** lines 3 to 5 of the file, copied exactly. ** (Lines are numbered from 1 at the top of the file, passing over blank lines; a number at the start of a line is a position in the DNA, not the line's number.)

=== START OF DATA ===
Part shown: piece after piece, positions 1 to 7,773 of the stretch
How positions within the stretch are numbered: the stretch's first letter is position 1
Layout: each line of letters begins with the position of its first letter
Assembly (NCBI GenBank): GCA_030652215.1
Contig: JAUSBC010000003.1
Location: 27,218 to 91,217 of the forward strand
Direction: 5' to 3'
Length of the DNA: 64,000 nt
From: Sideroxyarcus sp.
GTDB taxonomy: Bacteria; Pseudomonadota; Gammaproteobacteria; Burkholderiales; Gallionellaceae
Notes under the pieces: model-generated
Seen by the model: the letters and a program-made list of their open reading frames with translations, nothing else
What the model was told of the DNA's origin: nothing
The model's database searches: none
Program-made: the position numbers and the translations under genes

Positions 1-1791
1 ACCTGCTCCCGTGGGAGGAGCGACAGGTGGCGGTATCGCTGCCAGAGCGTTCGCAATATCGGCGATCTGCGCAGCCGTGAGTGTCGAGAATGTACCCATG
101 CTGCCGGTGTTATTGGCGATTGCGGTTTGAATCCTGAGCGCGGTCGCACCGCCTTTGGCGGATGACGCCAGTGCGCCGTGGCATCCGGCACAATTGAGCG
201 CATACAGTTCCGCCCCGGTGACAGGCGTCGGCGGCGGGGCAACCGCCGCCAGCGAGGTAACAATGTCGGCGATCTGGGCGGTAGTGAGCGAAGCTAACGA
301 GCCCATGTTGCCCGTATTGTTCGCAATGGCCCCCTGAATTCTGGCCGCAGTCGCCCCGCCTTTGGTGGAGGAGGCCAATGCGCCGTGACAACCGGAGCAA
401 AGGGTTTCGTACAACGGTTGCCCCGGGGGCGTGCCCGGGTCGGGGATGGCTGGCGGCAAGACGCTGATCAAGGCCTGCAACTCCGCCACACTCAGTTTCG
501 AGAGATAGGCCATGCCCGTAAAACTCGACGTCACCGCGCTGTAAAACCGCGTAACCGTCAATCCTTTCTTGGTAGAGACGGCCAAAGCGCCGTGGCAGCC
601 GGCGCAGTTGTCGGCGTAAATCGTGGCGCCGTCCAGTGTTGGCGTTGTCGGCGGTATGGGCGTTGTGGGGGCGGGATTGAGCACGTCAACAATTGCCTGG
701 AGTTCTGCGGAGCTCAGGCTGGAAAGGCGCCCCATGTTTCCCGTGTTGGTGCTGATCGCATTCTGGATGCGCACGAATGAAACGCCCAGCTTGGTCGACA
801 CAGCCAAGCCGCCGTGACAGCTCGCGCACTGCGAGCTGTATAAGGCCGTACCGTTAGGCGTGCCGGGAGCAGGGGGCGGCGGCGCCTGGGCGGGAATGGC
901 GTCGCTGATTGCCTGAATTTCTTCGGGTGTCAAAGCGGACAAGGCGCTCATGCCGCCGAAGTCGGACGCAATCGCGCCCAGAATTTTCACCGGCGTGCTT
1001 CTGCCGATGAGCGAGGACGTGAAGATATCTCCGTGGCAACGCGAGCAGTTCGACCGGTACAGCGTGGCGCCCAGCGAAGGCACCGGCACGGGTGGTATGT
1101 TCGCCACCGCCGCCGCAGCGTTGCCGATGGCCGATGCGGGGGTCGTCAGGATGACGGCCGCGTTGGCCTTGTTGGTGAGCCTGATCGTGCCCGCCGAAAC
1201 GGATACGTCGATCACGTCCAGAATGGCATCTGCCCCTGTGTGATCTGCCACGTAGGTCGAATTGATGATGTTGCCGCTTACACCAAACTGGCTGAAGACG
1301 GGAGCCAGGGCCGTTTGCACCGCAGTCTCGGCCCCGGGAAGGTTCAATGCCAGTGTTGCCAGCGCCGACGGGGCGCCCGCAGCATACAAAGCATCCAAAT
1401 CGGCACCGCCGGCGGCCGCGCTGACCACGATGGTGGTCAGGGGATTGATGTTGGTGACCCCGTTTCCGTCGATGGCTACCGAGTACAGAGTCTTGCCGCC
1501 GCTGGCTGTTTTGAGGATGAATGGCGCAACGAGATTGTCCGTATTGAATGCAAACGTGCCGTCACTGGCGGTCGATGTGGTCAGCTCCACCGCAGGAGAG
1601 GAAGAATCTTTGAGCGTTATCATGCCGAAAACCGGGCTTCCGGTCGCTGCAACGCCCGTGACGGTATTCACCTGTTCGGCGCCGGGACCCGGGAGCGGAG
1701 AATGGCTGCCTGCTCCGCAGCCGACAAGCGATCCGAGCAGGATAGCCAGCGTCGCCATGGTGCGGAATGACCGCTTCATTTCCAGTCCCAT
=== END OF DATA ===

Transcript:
Layout: each line of letters begins with the position of its first letter
Assembly (NCBI GenBank): GCA_030652215.1
Contig: JAUSBC010000003.1